“When anybody asks, 'What are you writing about now?' if I try to reply, the book-in-the-works sounds so idiotic to me that I think, 'Why am I trying to write that puerile junk?' So now I give up; if I could talk about it, I wouldn't have to write it."
- Madeleine L'Engle, A Circle of Quiet


All Things Beautiful

Saturday, April 14, 2007

When Michelle at Scribbit announced that the subject of this month’s Write-Away contest is growth, I started to think about how I could tackle such a subject. It was the day after Easter when I sat down to start writing and after three incredibly lame paragraphs I gave up. That genuine Alaskan birch-handled ulu looks like a really great prize, but I was just going to have to give up my chance at it this month.

That was nearly a week ago. Today, my husband and I took our dog for a walk in the park. It is finally nice enough to spend some time outside after the fits and starts of spring that we have had so far this year. One minute it’s 60 degrees. The next it’s snowing. Then it’s 80 degrees. Then it’s raining. Or is that snow? Maybe it’s sleet? Oh wait, no, it’s a blizzard.

But at this very moment, as I sit at my kitchen table with my puppy snoozing at my feet (Walks are like puppy sleeping pills!), and the windows thrown wide open to welcome the fresh spring air, it is 54 degrees and sunny outside – a perfect spring day – and tells me that it’s going to stay right around 60 for the next ten days. It looks like spring has finally won the battle against winter.

Unfortunately, while the thermometer’s mercurial fluctuations have been, for the most part, just annoying, northern gardens have suffered a few casualties. I noticed the effects of this while returning to the house from our walk this afternoon. Some of the plants in our yard have started sending up strong, sturdy green shoots, but others’ leaves are now yellow and wilting.

About a month ago when spring first attempted to exert itself, the earth warmed, and the dormant things beneath began to awake. They shot out green sprouts, some of them cautiously peeping through the soil, others more vigorously reaching toward the warmth of the sun. Those that were more enthusiastic were beaten down when the cold and snow returned and are now lying wilted on the ground. It is yet to be seen whether sun and rain will be able to resurrect them.

On the other hand, those that were more cautious survived the snow and are now green and healthy, ready to grow and thrive. And then there are the tulips, which are able to survive just about anything. They brazenly thrust their pointy leaves through the nearly frozen ground, survived the ice and snow, and currently sport the greenest leaves in the garden.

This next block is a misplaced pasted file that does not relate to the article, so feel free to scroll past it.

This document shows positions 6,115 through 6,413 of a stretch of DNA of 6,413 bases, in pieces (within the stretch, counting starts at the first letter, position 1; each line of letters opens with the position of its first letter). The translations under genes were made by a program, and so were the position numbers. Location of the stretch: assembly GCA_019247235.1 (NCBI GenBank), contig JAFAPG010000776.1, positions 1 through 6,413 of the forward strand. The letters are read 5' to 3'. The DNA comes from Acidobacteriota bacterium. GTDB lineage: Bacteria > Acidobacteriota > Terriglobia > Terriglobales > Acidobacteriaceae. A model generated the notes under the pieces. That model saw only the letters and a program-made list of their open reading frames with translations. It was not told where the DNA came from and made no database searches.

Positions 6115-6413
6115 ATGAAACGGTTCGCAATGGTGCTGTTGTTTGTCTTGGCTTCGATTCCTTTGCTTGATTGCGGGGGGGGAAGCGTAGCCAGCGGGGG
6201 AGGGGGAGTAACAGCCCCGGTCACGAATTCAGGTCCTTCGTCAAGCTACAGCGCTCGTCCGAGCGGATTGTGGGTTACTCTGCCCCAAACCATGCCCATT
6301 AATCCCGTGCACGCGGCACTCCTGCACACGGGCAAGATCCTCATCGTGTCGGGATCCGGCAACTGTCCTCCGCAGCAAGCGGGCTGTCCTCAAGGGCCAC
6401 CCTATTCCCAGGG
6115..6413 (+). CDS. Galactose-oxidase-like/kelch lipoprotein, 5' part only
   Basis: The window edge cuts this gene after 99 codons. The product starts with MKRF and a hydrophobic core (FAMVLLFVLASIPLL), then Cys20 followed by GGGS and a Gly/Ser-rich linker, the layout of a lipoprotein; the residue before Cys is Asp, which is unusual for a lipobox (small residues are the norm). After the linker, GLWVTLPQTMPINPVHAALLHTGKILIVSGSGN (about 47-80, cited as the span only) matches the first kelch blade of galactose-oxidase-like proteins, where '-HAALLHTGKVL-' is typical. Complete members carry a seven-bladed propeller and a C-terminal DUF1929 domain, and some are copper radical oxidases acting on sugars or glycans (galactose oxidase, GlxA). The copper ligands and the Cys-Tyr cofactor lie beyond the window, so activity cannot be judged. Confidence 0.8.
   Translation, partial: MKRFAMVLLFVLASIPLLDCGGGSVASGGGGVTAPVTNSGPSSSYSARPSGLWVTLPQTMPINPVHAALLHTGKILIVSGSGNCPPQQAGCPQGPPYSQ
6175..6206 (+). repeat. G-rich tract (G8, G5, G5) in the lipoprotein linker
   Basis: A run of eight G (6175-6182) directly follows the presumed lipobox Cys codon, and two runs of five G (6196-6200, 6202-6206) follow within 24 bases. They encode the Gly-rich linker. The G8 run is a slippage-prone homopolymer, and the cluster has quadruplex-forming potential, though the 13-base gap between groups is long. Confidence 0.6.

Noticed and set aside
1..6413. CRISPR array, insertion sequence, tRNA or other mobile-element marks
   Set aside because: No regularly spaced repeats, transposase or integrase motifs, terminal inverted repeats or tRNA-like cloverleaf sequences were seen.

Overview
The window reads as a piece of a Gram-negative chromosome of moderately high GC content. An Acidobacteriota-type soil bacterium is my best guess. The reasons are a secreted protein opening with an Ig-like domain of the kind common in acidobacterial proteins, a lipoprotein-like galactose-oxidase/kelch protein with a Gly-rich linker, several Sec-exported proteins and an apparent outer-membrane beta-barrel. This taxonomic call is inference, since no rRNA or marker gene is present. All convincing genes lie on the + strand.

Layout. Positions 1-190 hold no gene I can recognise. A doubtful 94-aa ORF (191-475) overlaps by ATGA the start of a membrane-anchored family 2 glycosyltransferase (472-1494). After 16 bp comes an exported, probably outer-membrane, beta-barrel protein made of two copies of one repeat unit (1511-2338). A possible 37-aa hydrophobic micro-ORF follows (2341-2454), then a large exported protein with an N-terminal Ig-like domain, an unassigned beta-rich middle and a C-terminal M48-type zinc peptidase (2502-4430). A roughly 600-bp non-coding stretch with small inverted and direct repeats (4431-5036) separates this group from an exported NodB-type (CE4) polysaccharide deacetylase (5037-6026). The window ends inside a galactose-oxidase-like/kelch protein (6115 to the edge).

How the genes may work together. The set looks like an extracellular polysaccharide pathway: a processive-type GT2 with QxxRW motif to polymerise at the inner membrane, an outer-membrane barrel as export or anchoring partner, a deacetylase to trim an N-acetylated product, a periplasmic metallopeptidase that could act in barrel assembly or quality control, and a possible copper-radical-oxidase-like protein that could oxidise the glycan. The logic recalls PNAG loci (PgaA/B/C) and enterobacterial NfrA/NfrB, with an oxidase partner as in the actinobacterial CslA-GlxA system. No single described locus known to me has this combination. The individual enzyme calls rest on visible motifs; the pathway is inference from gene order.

As I was wondering whether or not the sun would be capable of revitalizing my prematurely emerging lilies, I realized that my garden is a lot like myself.

I would like everything to be green and growing in my garden; I would like all aspects of my life to be flourishing as well.

I do not have control over the weather that affects my garden; I do not have control over the circumstances that affect my life.
There are plants in my garden that are strong and growing more beautiful every day; there are aspects of my life that are very strong, in which I am growing stronger every day.

There are plants in my garden that are dying or even dead and there is little I can do but pamper them in the hope that there is some small bit of life left in them which will be coaxed out by the sun; there are areas in my life which have not turned out as I wish, but with God’s blessing on them, I can hope for them to become something beautiful in time.

There are plants that are beyond hope and I can do nothing but pull them out of the ground and replace them with something new; there are parts of my life which I have had to give up, replacing my worry and regret for what I’ve lost with hope and ambition for what is to come.

And through all this – the good and the bad – my garden grows. If I treat it right, it will flourish. Every plant that lives or dies serves a purpose, even if it’s just to sweeten the compost pile which will in turn nourish the rest of the garden. It may take some time, but in the long run, I can always look back and see how the disheartenments eventually led to beauty.

Beauty for ashes, the Bible says, and it is so true. The longer I live, the more I learn that He really does make all things beautiful in his time – even in my garden – even in me.

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Thursday Thirteen #22

Thursday, April 12, 2007

Thursday Thirteen
Thirteen Things About The Geek's New Truck

1. The Geek bought a new truck last week.

2. As you can see in the photo, it's school bus yellow.

3. It's that color because it was a fleet truck.

4. At first he wanted to have it re-painted in a more traditional color, but it's actually growing on him.

5. I'm not much of a truck person, but as trucks go, it's a pretty nice one.

6. The color has it's advantages.

7. When I'm following the Geek in my car, I can keep track of where he is even if a couple cars get between us.

8. It's really hard to lose the truck in a parking lot.

9. When in the truck, it's fun to sing "We all ride in a yellow Chevy truck, a yellow Chevy truck, a yellow Chevy truck..."